possibility that the trend of increasing internal conflicts has been
mirrored by a trend in violence containment spending away from
armed forces and towards the increased militarisation of internal
security in the form of counter-terrorism, surveillance and expanded
police capacity and powers.

past half century. Of the 40 countries in the dataset, 25
experienced increases in their homicide rate from 1960 to 2010,
with decreases in 15 countries. Figure 2.19 shows the five
countries with the largest percentage improvements and
deteriorations in their homicide rate from 1960 to 2010.
Homicides rates in Europe reached historic lows in the 1950s
and although these rates are still amongst the lowest in the
world, they increased steadily in many European countries from
1960 until the mid-1990s.
One factor that is often ignored when looking at changes in societal
safety and security is the level of resources devoted to containing
violence. Comparable security sector spending is only available for
a handful of countries. Figure 2.20 highlights inflation adjusted
police and prison system spending in the US and UK from 1950 to
2014, as a percentage of total government revenue.

SOCIETAL SAFETY
AND SECURITY
The greatest challenge in assessing trends in societal safety and
security is finding comparable data sources. The GPI relies on
expert qualitative assessments to fill these data gaps, but such
assessments are not available over the longer term. As such,
making an assessment of trends in internal peace is much more
difficult before the first GPI in 2007.
Homicide is widely considered to be the most reliable and
broadly comparable type of interpersonal violence data.
Comparing other types of violent crime for even a single year is
exceedingly difficult, owing to differences in classification,
counting, collection and reporting procedures across different
countries. By contrast, homicide data is usually collected and
classified in a similar manner across countries and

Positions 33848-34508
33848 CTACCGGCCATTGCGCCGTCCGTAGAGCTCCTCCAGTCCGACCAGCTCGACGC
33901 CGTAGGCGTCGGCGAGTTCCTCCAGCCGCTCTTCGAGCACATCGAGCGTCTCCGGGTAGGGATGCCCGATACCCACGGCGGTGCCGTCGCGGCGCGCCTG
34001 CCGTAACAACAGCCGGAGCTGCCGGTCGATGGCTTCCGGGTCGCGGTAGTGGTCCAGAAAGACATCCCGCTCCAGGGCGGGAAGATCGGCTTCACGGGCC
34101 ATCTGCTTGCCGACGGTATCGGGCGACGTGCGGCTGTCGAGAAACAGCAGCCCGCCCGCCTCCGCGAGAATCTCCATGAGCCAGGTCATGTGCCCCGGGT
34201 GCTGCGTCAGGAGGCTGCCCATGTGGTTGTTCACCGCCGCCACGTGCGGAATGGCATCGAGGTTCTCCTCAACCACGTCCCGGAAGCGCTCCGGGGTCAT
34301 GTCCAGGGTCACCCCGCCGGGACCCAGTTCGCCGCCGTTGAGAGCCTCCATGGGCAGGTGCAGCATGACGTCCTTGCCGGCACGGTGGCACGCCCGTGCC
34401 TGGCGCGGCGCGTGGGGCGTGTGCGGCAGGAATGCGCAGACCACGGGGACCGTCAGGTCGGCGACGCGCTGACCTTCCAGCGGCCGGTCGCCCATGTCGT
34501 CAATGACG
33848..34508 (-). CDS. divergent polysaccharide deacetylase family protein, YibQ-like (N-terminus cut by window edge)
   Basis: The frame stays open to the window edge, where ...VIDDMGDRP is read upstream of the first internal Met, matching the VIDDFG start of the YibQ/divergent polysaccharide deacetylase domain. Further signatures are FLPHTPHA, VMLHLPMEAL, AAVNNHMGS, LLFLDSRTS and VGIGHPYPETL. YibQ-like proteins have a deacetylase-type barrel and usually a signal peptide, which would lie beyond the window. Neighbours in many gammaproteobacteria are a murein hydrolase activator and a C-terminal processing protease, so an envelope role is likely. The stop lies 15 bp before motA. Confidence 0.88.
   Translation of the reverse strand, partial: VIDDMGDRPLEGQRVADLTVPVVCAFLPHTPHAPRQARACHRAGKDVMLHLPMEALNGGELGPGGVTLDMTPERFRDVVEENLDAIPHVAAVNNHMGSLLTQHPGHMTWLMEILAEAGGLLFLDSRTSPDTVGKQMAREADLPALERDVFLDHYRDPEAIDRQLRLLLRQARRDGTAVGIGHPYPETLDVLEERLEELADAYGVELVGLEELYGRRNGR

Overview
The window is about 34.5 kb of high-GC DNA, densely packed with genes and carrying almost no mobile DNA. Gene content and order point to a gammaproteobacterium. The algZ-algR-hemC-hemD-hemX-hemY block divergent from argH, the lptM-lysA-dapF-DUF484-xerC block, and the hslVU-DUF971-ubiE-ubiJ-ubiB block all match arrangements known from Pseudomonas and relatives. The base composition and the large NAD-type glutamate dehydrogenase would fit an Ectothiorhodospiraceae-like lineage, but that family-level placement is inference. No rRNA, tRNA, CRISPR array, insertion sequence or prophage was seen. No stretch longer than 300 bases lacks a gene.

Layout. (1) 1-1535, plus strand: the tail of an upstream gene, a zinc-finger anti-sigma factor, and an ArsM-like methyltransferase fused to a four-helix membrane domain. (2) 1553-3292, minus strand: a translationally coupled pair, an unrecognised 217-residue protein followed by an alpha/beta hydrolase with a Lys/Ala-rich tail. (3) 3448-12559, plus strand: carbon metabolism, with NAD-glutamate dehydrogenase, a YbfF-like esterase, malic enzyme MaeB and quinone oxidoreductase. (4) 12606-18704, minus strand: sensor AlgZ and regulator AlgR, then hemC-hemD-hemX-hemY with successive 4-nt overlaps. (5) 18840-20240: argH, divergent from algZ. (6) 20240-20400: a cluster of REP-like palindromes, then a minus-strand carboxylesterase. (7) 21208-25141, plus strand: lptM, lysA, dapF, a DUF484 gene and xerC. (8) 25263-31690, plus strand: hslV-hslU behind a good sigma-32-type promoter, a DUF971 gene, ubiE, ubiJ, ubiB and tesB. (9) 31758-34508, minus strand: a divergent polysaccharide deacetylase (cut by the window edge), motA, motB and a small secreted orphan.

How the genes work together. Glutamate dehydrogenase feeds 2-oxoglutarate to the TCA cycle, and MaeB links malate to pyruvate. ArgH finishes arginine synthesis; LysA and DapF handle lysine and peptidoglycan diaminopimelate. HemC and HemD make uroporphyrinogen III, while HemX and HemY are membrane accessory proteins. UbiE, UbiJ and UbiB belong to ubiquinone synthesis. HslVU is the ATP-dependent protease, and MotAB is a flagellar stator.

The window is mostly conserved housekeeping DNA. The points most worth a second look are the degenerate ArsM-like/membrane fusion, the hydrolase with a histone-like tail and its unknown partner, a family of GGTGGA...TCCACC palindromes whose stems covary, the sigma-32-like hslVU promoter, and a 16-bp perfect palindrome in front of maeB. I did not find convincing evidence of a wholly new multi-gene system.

underreporting is not an issue, although misclassification might
be. As such, finding a harmonized dataset of violent crime for
the last 60 years is not possible, but there is comparable
homicide data for 40 countries from 1960 to 2010.
While the dataset is not large enough to be conclusive about
global homicide trends, particularly as most of the countries are
from Europe with a small number of South American countries
and a single sub-Saharan African country, it is indicative of how
homicide rates have changed in the developed world over the

In both countries the percentage of government revenue that is
spent on protection services, such as the police and the prison
system, has increased significantly, but has been decreasing over
the last five years. Although comparable data on protection
spending is not available for other countries, data on police
numbers does indicate that more countries increased their
police officers rate in the last thirty years than decreased. IEP
has data that covers 101 countries of which 76 increased their
police numbers while 26 decreased between 1981 and 2012.
Figure 2.21 depicts an index chart of violent crime,
incarceration and protection spending in the US from 1978 to
2014. The drop in homicide and violent crime in the US has
been widely touted as an example of increasing peacefulness,
but there has been a concurrent increase in incarceration and
spending on police.
This increased level of spending on protection services has been
paralleled by the large increase on counter-terrorism spending
and domestic surveillance in the wake of the September 11th
2001 terrorist attacks.
Internal violence can also take the form of government abuse
of citizens. The GPI uses the Political Terror Scale as its
measure of state sponsored violence, which has data available

FIGURE 2.19 HOMICIDE INDEX CHART (1960 = 1), FIVE YEAR MOVING AVERAGE, 1960-2010
Of the 40 countries in the long term homicide dataset, only Singapore and Japan saw a fall in their homicide rate
of more than 50 per cent from 1960 to 2010
HOMICIDE INDEX (1960 = 1)_
FIVE YEAR MOVING AVERAGE

7
1.6

6

1.4

4

1

Austria
Switzerland
Germany

0.8
0.6
0.4

Singapore
Japan

0.2
0

Ireland

5

1.2

1960

1970

1980

1990

2000

Netherlands

3

Belgium

2

Norway
Spain

1
0

1960

1970

1980

1990

2000

Source: CLIO-INFRA

GLOBAL PEACE INDEX 2016 ­| Trends in Peace

39

FIGURE 2.20 POLICE AND PRISON SYSTEM SPENDING AS A PERCENTAGE OF
TOTAL GOVERNMENT REVENUE, US AND UK, 1950-2014
In both the US and UK, the percentage of government revenue spent on protection
services has more than doubled.

PERCENTAGE OF
TOTAL GOVERNMENT REVENUE

7%

US

6%
5%

UK

4%
3%
2%
1%
0%

1950

1955

1960

1965

1970

1975

1980

1985

1990

1995

2000

2005

2010

Source: Chantrill (2016), IEP Calculations

FIGURE 2.21 INDEX CHART OF VIOLENT CRIME, INCARCERATION AND POLICE
AND PRISON SYSTEM SPENDING IN THE US (1978=1)